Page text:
“I believe this crisis has overwhelmed nursing homes,” said David Grabowski, a professor in the Department of Health Care Policy at Harvard Medical School. “Nursing homes have struggled with infection control and care quality for a long time. However, this crisis has completely devastated the industry.
“Have certain nursing homes not met CMS guidance? Of course. Is that the major takeaway here? No,” he added. “I think the primary story is that the federal government has largely failed our nursing home residents and their staff. The government’s inaction has led to far more care issues than the COVID-related violations CMS has identified to date.”
At Beaconshire Nursing Centre, a facility in Detroit, an inspector watched a nursing assistant eat her lunch while feeding a resident who had COVID-19 symptoms. The nursing assistant didn’t have on protective gloves or a gown, as required in such situations, and her mask was below her chin so she could eat her food. The staffer was immediately counseled by the home’s director of nursing and sent home. A lawyer for Beaconshire told ProPublica that the citations found in the inspection report were based on the actions of just one employee and that the staffer was later terminated.
At The Hearthstone nursing home in Seattle, an inspector watched a nursing assistant without eye protection such as goggles walk into the room of a resident in isolation for suspected COVID-19. The same nursing assistant helped change the resident’s soiled briefs, according to the report. The nursing assistant then removed her gloves, revealing a second layer of gloves. The nursing assistant then fed the resident without washing her hands. The Hearthstone said in a statement that all of its staff were later trained on proper hygiene and use of personal protective equipment. The nursing assistant was “excluded from work” for 14 days based on the possible exposure and tested negative for COVID-19, the home said.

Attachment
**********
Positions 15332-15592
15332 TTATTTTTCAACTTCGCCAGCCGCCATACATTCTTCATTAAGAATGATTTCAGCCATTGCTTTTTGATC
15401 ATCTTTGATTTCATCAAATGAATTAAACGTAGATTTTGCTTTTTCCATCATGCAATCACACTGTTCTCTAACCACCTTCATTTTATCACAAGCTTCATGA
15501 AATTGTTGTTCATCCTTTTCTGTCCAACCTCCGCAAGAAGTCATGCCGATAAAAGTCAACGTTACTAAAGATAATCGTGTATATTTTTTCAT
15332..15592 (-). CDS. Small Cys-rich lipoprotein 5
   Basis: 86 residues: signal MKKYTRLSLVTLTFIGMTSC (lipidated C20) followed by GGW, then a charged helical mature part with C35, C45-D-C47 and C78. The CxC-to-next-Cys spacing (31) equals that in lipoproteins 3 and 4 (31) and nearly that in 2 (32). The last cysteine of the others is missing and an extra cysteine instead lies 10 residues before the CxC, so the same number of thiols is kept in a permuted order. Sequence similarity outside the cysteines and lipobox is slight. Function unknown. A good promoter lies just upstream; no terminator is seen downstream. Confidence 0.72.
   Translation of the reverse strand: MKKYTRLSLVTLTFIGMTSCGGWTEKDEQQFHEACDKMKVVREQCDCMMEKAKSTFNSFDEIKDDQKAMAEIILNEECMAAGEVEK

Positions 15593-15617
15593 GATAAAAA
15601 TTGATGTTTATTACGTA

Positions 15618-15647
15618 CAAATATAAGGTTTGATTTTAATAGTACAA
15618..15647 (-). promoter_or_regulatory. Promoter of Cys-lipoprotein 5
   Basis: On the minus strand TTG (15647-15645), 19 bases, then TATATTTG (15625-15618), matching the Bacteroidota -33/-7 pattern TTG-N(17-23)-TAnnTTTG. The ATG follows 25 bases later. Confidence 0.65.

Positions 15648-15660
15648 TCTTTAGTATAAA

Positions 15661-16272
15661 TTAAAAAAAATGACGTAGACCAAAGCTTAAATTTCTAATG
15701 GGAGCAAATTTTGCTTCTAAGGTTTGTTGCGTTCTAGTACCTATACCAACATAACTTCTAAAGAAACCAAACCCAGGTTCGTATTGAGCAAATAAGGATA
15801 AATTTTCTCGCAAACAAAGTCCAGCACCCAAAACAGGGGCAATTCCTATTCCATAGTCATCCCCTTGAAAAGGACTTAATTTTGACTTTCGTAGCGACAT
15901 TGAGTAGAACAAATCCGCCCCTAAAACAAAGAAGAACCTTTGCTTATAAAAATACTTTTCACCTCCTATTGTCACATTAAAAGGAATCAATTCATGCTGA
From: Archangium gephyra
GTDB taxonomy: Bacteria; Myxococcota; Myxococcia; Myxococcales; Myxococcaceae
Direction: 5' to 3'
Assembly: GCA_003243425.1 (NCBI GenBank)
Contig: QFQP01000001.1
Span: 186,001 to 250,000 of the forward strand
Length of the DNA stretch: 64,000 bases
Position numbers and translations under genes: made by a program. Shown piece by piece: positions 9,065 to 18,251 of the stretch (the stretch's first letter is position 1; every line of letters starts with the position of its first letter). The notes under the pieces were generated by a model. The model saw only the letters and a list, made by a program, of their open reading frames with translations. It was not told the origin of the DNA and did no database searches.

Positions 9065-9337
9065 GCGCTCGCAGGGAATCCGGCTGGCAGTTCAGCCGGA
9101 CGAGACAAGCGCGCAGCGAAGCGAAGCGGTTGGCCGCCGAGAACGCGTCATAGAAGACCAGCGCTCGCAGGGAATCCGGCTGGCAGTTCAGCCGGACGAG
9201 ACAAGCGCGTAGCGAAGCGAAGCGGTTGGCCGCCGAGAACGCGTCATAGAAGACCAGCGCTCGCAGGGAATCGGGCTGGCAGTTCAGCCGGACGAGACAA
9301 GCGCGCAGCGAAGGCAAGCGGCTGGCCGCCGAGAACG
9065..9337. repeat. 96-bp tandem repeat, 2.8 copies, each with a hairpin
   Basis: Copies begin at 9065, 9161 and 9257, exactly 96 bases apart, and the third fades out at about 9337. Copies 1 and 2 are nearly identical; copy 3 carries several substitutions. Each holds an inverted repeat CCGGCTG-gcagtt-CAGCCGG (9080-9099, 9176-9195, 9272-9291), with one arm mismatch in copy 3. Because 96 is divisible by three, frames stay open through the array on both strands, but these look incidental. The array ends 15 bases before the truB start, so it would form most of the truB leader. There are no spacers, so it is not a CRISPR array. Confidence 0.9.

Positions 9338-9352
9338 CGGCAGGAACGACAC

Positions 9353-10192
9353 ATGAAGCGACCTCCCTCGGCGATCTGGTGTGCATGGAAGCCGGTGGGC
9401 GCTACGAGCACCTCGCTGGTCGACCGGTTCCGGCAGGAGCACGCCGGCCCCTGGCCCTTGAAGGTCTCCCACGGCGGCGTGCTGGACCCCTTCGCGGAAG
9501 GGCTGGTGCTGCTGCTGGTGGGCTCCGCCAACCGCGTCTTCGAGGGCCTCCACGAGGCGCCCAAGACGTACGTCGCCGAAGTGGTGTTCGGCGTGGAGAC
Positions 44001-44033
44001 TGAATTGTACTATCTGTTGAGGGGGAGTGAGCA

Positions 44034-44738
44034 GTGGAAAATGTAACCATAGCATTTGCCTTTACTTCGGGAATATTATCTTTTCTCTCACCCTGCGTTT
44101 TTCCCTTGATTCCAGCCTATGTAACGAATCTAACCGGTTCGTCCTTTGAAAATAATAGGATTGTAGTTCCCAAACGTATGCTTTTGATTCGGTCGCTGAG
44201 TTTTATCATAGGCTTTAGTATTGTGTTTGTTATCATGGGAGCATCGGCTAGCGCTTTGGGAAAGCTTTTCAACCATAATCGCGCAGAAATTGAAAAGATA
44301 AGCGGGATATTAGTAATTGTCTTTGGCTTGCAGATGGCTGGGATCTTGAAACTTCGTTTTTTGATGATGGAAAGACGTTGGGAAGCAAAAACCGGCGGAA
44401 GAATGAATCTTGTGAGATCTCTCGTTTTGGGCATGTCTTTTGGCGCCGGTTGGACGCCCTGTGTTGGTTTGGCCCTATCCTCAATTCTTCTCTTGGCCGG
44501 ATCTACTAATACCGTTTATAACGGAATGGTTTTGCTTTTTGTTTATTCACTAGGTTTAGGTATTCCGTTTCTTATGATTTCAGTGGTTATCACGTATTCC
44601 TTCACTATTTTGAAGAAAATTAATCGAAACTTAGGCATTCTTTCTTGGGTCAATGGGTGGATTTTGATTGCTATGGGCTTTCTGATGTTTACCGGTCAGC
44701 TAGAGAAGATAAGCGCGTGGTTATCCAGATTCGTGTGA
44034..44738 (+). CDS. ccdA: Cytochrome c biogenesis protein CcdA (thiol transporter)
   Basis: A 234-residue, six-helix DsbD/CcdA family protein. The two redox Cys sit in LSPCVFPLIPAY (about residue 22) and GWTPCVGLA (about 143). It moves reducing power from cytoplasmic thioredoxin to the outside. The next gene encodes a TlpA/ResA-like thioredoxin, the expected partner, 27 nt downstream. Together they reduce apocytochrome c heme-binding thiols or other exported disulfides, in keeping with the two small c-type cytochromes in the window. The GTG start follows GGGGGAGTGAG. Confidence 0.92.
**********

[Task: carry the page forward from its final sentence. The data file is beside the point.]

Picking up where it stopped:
And at Advantage Living Center - Roseville, an inspector wrote a 69-page report concluding that the facility waited too long to send one resident to the hospital despite evidence of a “severe decline in health.” According to the report, the resident eventually died in a hospital from probable COVID-19. The resident’s test results were pending, the report stated. The inspector also wrote about significant understaffing because of employees not showing up to work. One nursing assistant, for instance, was responsible for 41 residents during a shift and another nursing assistant was responsible for 31. The report said the nursing assistants weren’t able to provide care for all the residents during the shifts.
“It feels horrible,” one of the nursing assistants told an inspector.
A facility executive pushed back against the report, saying the home was contesting it based on multiple errors and inaccuracies. Kelsey Hastings, a partner and chief executive of Advantage Living Centers, said in an email that the nursing home has provided a detailed response to federal officials including evidence that contradicts the inspector.
Specifically, Hastings told ProPublica, the inspector “did not confirm the number of staff members on the shift and the nurse who she spoke to was not aware of all staff members on the unit of which we have documentation as well.”
“Our staff has been providing a high level of care under difficult and extenuating circumstances,” Hastings wrote in an email. Hastings would not provide ProPublica a copy of the response, citing privacy laws and an inability to redact personal information by deadline.
“We have followed CDC guidelines and have altered guidelines almost daily as a result of constant changes in recommendations. Our other facilities have been following the same guidelines and surveyors have given no citations and have complimented teams on the processes in place.”
Records show that Advantage Living has been cited for inadequate infection control in the past at the facility. Hastings did not respond to a question about the facility’s prior violations.
Aperion Care Chicago Heights did not respond to requests for comment. Life Care Center said in a statement this month it would “continue to work with CMS to find solutions” to the citations in the report, which led to a $611,000 fine. “We are working hard to address their current concerns in a timely and respectful manner so as to provide our residents the best care,“ the statement said.
Organizations that represent nursing homes said they are doing the best they can.
The American Health Care Association, the industry trade group, said long-term care facilities have not received the support they need from federal, state and local agencies during the COVID-19 pandemic.